Natural gas used in homes to power stoves, furnaces, and water could contain hazardous air pollutants, according to a new study. The air pollutants may contain levels of compounds that have been linked to cancer.
Source: A Current Affair/Youtube
Research published in Environmental Science & Technology investigated greater Boston’s “unburned” household gas or the gas that comes out of kitchen stovetops when the appliance is turned on. They looked at more than 200 homes and detected varying concentrations of volatile organic compounds or VOCs. VOCs are known to be carcinogenic, and they also create particulate matter and other secondary air pollutants.
“When we talk about natural gas, we just talk about methane,” lead author Drew Michanowicz told reporters.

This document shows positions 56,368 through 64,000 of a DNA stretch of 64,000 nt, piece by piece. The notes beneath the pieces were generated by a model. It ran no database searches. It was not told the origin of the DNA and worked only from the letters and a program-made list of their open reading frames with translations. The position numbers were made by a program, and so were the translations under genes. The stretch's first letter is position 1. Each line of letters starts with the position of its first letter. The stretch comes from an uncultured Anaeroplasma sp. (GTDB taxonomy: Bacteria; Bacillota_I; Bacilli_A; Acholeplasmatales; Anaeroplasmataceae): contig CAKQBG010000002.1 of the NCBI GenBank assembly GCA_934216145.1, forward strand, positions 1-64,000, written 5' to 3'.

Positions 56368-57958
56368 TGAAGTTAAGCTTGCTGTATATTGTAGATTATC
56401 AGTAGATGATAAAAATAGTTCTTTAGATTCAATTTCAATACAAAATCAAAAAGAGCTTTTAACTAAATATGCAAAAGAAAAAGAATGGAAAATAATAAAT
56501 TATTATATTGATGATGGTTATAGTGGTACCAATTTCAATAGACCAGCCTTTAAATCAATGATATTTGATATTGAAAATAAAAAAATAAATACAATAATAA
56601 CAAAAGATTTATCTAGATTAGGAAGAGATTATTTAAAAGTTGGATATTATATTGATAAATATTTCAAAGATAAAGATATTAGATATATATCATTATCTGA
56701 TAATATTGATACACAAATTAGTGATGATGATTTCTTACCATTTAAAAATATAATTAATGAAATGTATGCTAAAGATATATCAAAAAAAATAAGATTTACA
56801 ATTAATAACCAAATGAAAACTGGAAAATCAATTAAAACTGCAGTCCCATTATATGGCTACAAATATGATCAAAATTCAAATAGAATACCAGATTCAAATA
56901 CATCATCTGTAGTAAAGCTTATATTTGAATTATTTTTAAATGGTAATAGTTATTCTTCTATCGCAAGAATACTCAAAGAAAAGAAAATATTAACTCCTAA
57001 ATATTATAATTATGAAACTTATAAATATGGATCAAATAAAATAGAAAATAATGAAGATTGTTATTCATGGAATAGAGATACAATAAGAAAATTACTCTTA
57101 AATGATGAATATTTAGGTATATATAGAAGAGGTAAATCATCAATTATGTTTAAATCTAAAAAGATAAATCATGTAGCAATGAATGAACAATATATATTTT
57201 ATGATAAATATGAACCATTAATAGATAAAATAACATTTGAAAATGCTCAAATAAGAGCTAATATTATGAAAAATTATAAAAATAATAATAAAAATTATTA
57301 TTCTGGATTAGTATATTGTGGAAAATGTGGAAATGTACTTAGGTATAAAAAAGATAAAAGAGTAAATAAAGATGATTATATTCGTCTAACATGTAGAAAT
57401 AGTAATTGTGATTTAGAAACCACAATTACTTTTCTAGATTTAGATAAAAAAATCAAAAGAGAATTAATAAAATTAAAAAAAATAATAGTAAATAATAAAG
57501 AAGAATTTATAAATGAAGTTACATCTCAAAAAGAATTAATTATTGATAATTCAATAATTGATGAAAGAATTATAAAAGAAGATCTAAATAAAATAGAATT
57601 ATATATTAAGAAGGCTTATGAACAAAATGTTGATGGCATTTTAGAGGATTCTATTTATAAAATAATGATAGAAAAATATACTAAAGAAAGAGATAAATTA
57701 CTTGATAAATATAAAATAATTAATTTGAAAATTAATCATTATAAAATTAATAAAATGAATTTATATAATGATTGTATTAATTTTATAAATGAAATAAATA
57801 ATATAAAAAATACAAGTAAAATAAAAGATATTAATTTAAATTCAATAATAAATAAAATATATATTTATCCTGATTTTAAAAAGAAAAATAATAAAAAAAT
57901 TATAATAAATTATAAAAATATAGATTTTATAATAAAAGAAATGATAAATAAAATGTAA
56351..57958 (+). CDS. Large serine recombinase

For over a year and a half, Michanowicz and his colleagues collected 234 unburned natural gas samples from 69 kitchen stoves and building pipelines across the Boston region. They found 296 unique chemical compounds, 21 of which are considered hazardous air pollutants by the federal government. Although natural gas has often been thought of as a cleaner fossil fuel, this is far from true.
The most common VOC that researchers found was benzene, which is a known carcinogen. Benzene was found in 95 percent of the samples, and the wintertime concentration of benzene was nearly eight times higher than that of summertime.
“Benzene is concerning because it’s a known human carcinogen that affects white and red blood cells and leads to anemia and decreased immune function,” Michanowicz said.
They found several other VOCs that are considered hazardous, including hexane, toluene, heptane, and cyclohexane.
Although the study was focused mostly on identifying the hazards, the next steps will be to assess human exposure and health risks. It is important to understand the health impacts of exposure to these gases.
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